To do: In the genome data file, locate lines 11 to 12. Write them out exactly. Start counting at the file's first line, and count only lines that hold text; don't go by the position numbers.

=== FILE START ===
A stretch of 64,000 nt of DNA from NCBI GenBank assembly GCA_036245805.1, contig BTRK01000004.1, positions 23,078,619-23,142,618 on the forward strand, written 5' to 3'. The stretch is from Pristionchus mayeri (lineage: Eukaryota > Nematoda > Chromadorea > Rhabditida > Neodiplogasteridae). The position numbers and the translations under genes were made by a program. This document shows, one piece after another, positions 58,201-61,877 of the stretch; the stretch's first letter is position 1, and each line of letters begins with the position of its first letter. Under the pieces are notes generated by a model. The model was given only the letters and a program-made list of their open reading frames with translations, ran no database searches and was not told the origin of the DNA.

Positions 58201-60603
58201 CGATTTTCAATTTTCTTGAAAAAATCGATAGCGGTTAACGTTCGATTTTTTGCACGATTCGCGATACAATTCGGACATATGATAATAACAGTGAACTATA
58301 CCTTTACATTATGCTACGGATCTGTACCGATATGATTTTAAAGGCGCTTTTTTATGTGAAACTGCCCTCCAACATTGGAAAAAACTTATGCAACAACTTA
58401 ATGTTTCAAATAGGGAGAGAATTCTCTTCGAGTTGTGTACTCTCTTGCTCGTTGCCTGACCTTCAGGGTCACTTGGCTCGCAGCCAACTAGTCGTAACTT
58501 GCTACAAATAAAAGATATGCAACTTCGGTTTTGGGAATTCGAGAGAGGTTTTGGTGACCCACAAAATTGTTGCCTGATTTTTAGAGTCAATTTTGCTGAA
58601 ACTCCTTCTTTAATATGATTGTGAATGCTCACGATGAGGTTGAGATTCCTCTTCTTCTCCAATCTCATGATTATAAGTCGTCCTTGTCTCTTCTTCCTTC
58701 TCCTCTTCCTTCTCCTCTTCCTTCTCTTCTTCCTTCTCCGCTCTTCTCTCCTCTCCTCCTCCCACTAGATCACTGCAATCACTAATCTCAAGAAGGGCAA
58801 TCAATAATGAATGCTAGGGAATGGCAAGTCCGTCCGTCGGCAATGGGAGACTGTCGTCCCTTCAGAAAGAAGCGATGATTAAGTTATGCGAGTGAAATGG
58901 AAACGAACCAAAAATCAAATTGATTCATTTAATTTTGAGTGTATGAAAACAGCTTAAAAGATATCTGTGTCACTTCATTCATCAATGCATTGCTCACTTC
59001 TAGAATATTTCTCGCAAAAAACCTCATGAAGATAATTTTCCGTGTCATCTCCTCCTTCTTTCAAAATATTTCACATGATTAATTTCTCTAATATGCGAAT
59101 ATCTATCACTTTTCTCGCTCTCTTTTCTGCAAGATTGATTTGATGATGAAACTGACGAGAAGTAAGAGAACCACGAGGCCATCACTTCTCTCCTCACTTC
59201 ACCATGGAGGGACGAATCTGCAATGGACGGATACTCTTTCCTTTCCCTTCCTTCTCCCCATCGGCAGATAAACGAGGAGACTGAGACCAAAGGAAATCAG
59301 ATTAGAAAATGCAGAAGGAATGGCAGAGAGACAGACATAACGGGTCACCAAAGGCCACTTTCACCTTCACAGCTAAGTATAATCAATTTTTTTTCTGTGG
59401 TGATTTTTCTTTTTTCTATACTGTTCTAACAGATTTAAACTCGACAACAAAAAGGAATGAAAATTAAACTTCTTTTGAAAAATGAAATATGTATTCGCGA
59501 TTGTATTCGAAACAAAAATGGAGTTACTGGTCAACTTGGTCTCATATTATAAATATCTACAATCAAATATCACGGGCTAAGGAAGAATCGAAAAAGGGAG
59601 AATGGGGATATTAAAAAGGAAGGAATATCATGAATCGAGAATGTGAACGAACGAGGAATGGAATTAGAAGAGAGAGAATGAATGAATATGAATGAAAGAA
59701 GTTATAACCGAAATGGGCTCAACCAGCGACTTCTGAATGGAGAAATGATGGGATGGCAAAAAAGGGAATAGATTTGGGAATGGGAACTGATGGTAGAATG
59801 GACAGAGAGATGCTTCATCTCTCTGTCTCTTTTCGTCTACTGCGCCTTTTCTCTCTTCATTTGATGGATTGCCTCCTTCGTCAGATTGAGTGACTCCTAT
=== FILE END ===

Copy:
59001 TAGAATATTTCTCGCAAAAAACCTCATGAAGATAATTTTCCGTGTCATCTCCTCCTTCTTTCAAAATATTTCACATGATTAATTTCTCTAATATGCGAAT
59101 ATCTATCACTTTTCTCGCTCTCTTTTCTGCAAGATTGATTTGATGATGAAACTGACGAGAAGTAAGAGAACCACGAGGCCATCACTTCTCTCCTCACTTC